Holiday break marks a time for students to refresh, relax, spend time with family, and not worry about school. But returning after the break and getting back into a rhythm with school can be challenging. Some students find themselves experiencing the post-holiday break blues.
Post-holiday blues, also known as post-vacation syndrome, stress, or depression, is a slump that can hit hard after a period of intense emotion and stress according to an article from Psycom. Post-holiday blues share many similar characteristic symptoms of an anxiety or mood disorder such as insomnia, low-energy, irritability, difficulty concentrating, and anxiousness. The slump is usually short-lived rather than long-term. Abrupt withdrawal of stress hormones after a major event like a wedding, an important deadline, or the holidays, can have an impact on biological and psychological well-being.
A study from the National Alliance on Mental Illness showed 64 percent of people report being affected by the holiday blues.
Getting back into a rhythm
Senior computer science major Calvin Rolland said what he’s looking forward to this semester to prevent having post-holiday break blues, is “Being back on campus, being able to go to the gym. That’s probably the best thing. It’s something I look forward to, because living on campus you have access to the facilities, which is really good.” Rolland is motivated to get back into his school routine being on the brink of graduating and getting a full-time job making full-time money.
“Making sure I have everything on my schedule is really key to my success this semester,” he said. “Making sure I know when my homework and my assignments are due. Making sure I know how to balance my work hours with my classes, just being able to see overall how my schedule looks throughout the semester and maintain that organization.”
Although Rolland believes following a schedule is key, he also believes working closely with an advisor and making sure the schedule is conflict-free is important.
“I had a lot of class conflicts before I came back this semester so being able to work with my advisor to readjust a lot of those classes so they’d better fit my schedule, I feel like that’s really key to my success,” Rolland said.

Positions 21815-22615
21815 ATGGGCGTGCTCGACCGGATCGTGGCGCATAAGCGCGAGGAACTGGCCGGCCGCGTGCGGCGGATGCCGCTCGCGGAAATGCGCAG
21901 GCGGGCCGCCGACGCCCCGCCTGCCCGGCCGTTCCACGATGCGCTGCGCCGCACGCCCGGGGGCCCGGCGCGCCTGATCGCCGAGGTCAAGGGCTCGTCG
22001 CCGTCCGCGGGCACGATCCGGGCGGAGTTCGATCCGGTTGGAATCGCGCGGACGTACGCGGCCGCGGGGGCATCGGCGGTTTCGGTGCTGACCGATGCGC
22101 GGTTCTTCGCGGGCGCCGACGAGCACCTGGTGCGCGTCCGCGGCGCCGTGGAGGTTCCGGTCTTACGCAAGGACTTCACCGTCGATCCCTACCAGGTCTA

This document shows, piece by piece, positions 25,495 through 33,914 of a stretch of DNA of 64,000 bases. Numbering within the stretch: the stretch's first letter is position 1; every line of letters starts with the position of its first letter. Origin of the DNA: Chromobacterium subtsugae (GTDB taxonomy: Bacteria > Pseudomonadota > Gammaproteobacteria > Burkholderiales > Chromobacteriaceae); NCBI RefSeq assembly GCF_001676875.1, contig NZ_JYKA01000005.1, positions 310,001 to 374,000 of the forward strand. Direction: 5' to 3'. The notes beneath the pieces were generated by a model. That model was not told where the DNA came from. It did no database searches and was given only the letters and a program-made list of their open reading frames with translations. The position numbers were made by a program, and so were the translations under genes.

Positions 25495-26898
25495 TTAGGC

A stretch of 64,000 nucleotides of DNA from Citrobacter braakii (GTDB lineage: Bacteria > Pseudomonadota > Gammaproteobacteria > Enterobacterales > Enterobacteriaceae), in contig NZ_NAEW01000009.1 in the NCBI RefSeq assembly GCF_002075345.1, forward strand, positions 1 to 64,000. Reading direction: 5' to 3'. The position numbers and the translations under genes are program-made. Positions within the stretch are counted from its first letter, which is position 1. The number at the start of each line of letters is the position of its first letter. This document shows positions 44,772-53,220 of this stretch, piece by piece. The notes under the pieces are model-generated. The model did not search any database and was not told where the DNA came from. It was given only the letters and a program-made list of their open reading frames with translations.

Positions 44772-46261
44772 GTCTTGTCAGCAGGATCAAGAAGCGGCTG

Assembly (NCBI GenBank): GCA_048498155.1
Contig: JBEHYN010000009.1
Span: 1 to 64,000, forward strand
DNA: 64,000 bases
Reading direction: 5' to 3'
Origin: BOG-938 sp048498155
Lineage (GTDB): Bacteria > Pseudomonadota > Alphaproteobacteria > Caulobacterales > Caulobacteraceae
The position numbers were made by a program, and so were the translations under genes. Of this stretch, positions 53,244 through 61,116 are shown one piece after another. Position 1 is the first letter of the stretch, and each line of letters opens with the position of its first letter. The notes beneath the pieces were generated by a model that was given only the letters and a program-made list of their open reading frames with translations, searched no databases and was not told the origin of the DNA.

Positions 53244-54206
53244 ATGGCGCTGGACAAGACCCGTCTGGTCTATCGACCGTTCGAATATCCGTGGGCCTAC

Bringing himself out of the holiday break mindset and preparing for the semester is important to Rolland because balancing work life is a lot different when in school.
“If you’re just at your internship or your job, it’s just work, and then after work you don’t really have to worry about assignments. But when you start classes you have to now balance work, school, it could get really challenging at times so that’s the biggest adjustment,” Rolland said.
Challenges present themselves
Senior digital communications and social media major Anthony Pietrewicz said, “The biggest challenge for a senior is senioritis, and to beat that challenge I think you have to not buy into it, you know? Everyone is going to feel burned out at a certain point, but if people are telling you you’re burned out, you’re just going to feel even more burned out.”
He said, “Don’t let people slow you down by telling you, ‘Oh you must be done school, you must feel like you’re ready to graduate.’ At that point, you can’t let other people control what you think. Feel how you feel instead of the other way around.”
Between classes and an internship, Pietrewicz faces a tough first week and thinks he may struggle getting back into the school grind post-holiday break. The best thing he believes he can do is take it a day at a time, work hard, and bring that same mentality along with him into the next day and after graduation.
Dialing into the semester
Pietrewicz said the most important thing about getting back into a rhythm in school and avoiding post-holiday break blues is, “being in class again. As a senior, this is my last semester, so I want to take advantage of the whole semester, getting involved with as many things as I can. I think there’s going to be more blues when I graduate.”